Asparagus season — my favorite season — has officially arrived!
Once planted, asparagus takes 3 years to produce stalks worth eating and then defies any efforts to uproot it. Forget Valentine’s Day! Asparagus is a seal in your garden, declaring commitment, hope, and vitality.
So once asparagus season begins, it’s only fitting to be ready with an arsenal of recipes. Now’s the time to savor asparagus’ sweet-earthy flavor.
My favorites are the simple recipes: gorgeously elegant Roasted Asparagus, Crunchy Pickled Asparagus that provides a lacto-fermented boost to any meal, and this Asparagus Leek Bisque. It’s creamy, delicate, and full of fresh spring flavors.
Be sure to check out my other spring favorite — Rhubarb Salsa!
Asparagus Leek Bisque
- 3 pounds asparagus tough ends snapped off and stalks chopped into 1-inch pieces
- 1 leek white and green parts, cleaned and thinly sliced
- 4 tablespoons grass-fed butter or ghee*
- 1 tablespoon extra virgin olive oil optional
- 1 teaspoon sea salt
- 1/4 teaspoon ground black pepper
- 1/2 cup brandy or sherry, optional
- 1 quart chicken stock use vegetable stock if you want to eat it cold later in the summer
- 2 cups heavy cream or 2 cups skimmed cream from coconut milk instead
- 1 pound lump crab optional
Snap the asparagus. **
Chop the stalks into 1-inch pieces and set aside.
Clean and slice the leeks and set aside.
In a heavy saucepan, heat the butter and olive oil over medium heat until the butter melts and the bubbles subside.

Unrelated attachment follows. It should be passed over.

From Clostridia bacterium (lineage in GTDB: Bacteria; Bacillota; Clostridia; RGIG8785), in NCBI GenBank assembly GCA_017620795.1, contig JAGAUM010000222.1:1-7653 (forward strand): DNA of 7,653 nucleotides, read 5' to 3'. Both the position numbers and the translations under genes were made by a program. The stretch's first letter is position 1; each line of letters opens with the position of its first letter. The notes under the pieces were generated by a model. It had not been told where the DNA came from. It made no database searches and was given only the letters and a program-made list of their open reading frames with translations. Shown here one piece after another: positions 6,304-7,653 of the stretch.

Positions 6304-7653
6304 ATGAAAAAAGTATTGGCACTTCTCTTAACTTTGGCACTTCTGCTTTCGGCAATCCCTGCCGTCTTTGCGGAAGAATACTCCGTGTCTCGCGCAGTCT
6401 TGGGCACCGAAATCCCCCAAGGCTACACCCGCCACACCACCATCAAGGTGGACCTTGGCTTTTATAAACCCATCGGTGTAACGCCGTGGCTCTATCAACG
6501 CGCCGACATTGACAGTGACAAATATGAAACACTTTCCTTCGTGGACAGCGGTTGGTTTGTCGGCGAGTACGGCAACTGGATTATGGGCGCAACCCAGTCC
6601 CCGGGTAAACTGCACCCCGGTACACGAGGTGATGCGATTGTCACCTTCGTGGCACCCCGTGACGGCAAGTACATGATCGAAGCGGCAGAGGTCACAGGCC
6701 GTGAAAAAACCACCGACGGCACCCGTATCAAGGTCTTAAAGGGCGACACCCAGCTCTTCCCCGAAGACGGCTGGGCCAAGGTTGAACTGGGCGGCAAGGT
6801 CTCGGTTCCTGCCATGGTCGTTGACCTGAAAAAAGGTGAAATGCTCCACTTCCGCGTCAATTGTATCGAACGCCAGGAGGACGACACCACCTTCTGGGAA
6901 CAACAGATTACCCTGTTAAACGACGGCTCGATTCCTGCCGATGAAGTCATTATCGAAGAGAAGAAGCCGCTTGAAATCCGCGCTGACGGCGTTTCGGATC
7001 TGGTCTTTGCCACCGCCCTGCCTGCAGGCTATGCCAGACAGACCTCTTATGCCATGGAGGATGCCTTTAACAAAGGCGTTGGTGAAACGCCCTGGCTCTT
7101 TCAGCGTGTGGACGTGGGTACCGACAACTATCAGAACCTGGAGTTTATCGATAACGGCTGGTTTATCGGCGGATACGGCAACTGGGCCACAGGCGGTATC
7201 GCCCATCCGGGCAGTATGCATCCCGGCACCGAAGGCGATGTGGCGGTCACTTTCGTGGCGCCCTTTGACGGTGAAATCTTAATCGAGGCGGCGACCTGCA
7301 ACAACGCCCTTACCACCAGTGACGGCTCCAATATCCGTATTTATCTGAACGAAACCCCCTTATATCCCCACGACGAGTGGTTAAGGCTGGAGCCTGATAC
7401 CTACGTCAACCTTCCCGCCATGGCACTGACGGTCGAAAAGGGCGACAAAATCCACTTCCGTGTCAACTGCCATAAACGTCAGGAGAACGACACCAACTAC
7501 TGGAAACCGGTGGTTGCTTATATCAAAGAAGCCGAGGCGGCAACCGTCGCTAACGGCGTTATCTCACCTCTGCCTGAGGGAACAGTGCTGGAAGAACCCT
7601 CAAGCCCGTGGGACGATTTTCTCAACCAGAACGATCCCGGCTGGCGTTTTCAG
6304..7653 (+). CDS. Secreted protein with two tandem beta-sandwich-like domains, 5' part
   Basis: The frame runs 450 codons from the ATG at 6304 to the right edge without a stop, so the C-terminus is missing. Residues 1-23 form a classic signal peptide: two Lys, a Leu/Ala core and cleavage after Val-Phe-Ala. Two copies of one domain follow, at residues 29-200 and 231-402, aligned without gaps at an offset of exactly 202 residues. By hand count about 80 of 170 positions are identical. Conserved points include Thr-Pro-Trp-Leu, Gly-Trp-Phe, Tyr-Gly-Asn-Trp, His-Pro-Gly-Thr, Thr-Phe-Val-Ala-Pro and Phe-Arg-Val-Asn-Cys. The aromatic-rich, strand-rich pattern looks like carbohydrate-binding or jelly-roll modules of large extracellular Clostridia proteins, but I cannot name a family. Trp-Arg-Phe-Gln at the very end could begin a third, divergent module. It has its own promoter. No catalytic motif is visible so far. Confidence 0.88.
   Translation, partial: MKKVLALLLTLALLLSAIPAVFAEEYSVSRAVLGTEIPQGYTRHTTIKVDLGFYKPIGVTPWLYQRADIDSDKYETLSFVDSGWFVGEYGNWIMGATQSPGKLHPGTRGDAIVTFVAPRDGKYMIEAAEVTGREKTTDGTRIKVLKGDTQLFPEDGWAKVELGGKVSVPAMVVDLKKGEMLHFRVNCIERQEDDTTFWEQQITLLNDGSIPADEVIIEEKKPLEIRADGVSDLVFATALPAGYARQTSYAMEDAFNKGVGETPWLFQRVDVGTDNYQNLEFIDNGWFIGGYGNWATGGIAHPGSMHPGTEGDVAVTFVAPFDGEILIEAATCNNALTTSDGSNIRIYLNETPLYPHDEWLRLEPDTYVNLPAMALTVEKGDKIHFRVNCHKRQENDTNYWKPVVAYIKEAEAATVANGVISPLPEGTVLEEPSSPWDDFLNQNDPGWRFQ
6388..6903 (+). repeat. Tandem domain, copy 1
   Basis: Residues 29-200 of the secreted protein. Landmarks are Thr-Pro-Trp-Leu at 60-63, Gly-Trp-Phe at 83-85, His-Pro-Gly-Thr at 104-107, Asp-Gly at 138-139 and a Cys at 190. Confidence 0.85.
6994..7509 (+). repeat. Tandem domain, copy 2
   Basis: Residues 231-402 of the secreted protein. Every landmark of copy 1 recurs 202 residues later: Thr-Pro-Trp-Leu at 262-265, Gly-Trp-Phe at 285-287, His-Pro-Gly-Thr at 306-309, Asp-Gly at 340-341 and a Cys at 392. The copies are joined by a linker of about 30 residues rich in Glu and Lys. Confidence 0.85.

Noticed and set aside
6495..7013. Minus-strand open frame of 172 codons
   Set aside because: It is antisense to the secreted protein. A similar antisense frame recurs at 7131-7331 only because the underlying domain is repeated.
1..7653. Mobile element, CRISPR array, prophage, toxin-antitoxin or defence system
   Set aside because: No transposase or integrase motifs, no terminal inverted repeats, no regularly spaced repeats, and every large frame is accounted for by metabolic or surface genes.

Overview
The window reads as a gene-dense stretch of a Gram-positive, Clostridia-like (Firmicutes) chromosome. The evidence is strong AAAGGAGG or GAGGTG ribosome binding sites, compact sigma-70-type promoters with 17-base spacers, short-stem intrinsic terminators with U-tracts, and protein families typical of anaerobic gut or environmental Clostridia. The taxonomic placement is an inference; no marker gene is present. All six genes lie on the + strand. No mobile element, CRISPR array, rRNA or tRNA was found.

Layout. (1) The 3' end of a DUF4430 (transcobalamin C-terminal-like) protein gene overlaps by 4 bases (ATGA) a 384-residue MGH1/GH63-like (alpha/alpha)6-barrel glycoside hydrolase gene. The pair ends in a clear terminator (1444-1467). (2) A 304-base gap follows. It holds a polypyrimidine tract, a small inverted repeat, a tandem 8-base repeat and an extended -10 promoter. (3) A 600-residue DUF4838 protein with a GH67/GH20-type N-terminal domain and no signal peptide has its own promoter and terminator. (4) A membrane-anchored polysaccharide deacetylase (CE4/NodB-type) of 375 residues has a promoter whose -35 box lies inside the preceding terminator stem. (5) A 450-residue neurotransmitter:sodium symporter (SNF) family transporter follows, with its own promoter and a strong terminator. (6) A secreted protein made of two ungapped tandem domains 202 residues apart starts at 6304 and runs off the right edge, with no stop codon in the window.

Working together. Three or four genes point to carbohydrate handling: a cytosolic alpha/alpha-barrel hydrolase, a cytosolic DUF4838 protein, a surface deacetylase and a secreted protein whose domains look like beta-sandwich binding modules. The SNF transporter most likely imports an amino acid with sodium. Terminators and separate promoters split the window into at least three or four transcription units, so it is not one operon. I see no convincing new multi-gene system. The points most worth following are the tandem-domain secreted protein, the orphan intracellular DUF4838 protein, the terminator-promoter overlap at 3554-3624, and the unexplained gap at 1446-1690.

Adding olive oil is an old French trick to keep the butter from burning, so the olive oil isn't necessary if you use ghee.
Add the leeks and sauté until softened, about 4 minutes.
Add chopped asparagus, salt, and pepper. Sauté another 8 to 10 minutes until the asparagus begins to soften.
Pour in brandy and cook until reduced by half, 1 to 2 minutes.
Add chicken stock and simmer over medium heat until the asparagus is tender, 15 to 20 minutes, stirring often.
Using an immersible blender or working carefully in batches with a standard blender, pureé the soup until smooth.
The mixture will be quite thick, so work carefully to avoid burns as you blend.
Return to medium-low heat OR cool and place in the freezer for future meals.
When ready to serve, heat over medium-low, add cream, and heat just until hot.
Do not boil.
Ladle into bowls and place a pile of crabmeat in the middle of each bowl, if using.
*See how to make ghee.
**I snap the asparagus by hand rather than with a knife. By hand I can tell exactly where the extra-fibrous tough part ends and where the tender stalk begins. Just bend each stalk and it will naturally break right where the tender part begins. This way you won't end up with fibers in your teeth even after you've pureed the soup.
A Few Tips
Have an abundance of asparagus? This soup freezes well before adding the cream. Consider doubling the batch, freezing the pureé, then thawing it later in summer when the heat is overbearing and you don't feel like cooking. It's a lovely reminder of the already-past freshness of spring.
As an additional summertime option, use vegetable stock rather than chicken, so when you thaw it and stir in the cream, you can enjoy it as a cold summer soup.
Also, the crab is optional. I use it as additional protein — not to mention, crab is always in season where I live, by the sea! It adds a wonderful extra layer of flavor to the soup, but is still delicious without.
What is your favorite spring soup recipe? Do you love asparagus, too?
This post was featured in 41 Exciting Ways To Use Spring Produce and 34 Blended Soups That Will Change Your Mind About Blended Soup.
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This was delicious! It tastes better than it smells- a light, nutty flavor.